Across history many different cultures have seen the value in combining both aerobic and strength training. It’s well known that the Ancient Greeks had a broad fascination with the capability of the human body, or the Egyptians who depicted strength training with bags of sand and rocks in their art; it’s clear that, even in historic cultures, both strength and aerobic training were highly valued.

            If you’re wondering about the benefits that stem from introducing a strength program to your aerobic fitness you don’t have to look very far to see them. Over the last couple of decades there have been several studies reviewing these improvements.

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A study published in the Journal of Sports Science & Medicine in 2009 reviewed the benefits of adding 2 resistance training sessions per week to the programs of swimmers. It wasn’t surprising when the expected increase in the strength of their strokes when swimming appeared. What was surprising though, was that they found a significant improvement to the swimmers’ medium-distance races, as opposed to their shorter races, which didn’t show much of a change. At 400 meters the swimmers knocked an average of almost 4 seconds off their previous best times. They also significantly improved their overall strength, and their in-water stroke force, making their ability to maintain a pace in the water easier over a longer time. [2] What this means is that they could work for longer at a higher intensity, thereby burning more calories and getting a better cardiovascular workout.

            The above test being applied to swimmers may have you thinking “What does this have to do with me?”. Don’t worry, it turns out that many different groups of people can find benefits from the addition of resistance training to their already established aerobic training program.

            For example, in 2017, a study published in the online edition of Pub Med looked at the effects on an elderly hypertensive (high blood pressure) population. They found that when you add a strength training program that includes 3 sessions per week, you see a larger decrease in the amount of stored fat in the body (when compared to a group just doing aerobic training). This is in addition to the benefits that come from aerobic exercise that include: reduced blood pressure, body mass index, and waist and abdominal circumference. [3] Hence hitting the weight room had a greater impact on getting rid of fat when combined with aerobic activity than if you didn’t include resistance training in your weekly workouts.

            How else can strength training benefit you when added to your aerobic exercise? It helps with increasing your balance, which is especially important year-round. Whether it’s the danger of slipping on ice, or recovering from a trip over an obstacle, balance is important for avoiding    a fall; and the possible following injury.

            If you’re thinking to yourself “how can lifting weights possibly help with my balance?” that’s alright, it’s surprising; but strength training helps to improve the strength of many of the small stabilizer muscles in your body along with your core muscles (see the graphic below) that are heavily involved in movement and balance by simply activating them. This is especially true when using compound movements (movements involving two or more joints) such as dead lifts and squats. These exercises activate your core muscle groups, as well as major muscles in the lower body that are important for mobility. [4]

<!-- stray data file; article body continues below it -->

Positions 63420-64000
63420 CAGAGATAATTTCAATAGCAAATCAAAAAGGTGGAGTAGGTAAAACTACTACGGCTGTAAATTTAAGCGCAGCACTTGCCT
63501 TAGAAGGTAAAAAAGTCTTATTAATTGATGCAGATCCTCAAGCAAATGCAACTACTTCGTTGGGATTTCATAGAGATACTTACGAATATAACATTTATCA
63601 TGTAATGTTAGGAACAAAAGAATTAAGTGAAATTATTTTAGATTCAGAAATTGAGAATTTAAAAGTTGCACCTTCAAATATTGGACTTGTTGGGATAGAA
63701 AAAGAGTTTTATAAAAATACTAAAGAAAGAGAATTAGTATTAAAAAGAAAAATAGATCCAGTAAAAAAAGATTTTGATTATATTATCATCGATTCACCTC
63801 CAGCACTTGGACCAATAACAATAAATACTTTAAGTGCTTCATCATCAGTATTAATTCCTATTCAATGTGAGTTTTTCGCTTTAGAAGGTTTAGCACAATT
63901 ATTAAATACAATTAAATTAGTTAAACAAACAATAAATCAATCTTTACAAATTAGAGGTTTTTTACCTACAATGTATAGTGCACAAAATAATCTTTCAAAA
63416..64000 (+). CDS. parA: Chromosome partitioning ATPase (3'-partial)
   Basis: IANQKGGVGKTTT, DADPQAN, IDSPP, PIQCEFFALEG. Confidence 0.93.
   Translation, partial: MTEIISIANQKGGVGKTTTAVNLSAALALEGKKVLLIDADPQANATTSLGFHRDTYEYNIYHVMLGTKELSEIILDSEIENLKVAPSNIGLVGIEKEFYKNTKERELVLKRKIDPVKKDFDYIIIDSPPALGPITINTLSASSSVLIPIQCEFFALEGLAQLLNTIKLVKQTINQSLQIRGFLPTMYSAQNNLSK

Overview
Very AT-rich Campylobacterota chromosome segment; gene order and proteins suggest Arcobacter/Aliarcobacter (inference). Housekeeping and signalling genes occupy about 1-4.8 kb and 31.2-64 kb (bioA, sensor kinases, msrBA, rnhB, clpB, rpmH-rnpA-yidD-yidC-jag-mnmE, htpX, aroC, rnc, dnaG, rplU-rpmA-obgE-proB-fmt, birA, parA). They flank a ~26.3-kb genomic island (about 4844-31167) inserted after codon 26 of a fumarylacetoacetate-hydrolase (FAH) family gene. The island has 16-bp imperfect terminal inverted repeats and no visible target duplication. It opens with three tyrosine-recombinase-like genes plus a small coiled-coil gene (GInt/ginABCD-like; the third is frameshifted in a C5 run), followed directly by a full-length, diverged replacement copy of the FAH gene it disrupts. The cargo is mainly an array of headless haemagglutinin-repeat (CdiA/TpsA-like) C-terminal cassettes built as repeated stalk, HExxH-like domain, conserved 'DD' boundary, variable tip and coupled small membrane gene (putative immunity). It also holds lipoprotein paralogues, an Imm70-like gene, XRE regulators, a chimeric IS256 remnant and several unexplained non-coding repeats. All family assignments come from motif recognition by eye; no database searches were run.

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Your strength training doesn’t have to include classic weight lifting like bench press and deadlifts to be effective. Practices such as Yoga and Tai-Chi address the issues of balance and stability by strengthening core muscles. Even straight-forward body weight exercises like push-ups, squats, and sit-ups are great for maintaining and improving muscle mass, as well as repairing muscle imbalances, when done properly.

            With all the information at our disposal, it’s hard to argue against the suggestion of including a strength training program in our lives. It doesn’t have to be incredibly in-depth either. 2 days a week at around 30 minutes per day should be more than enough time to maintain muscle mass, improve BMI, and promote overall well-being. I think that it’s fair to say that if we value our autonomy as human beings, then we’ll take part in a strength training program as well as our regular aerobic activity to maintain our balance, mobility, and independence.

 

References:

1.       Health Benefits of Combining Strength and Aerobic Training

https://fitness.org.au/articles/exercise-research-reviews/run-and-lift-the-beneficial-health-effects-of-combining-aerobic-and-strength-training-for-obese-individuals/8/653/19

 

2.       Strength Training Applied to Swimming

https://www.ncbi.nlm.nih.gov/pmc/articles/PMC3763280/

 

3.       Strength and Aerobic Training in Older Hypertensive Adults

https://www.ncbi.nlm.nih.gov/pmc/articles/PMC5463253/

 

4.       Strength Training and Fall Prevention

https://www.fivestarseniorliving.com/blog/health-wellness/strength-training-and-fall-prevention

 

5.       Core Muscle Group Info

https://www.sharecare.com/health/parts-muscular-system/what-are-core-muscles

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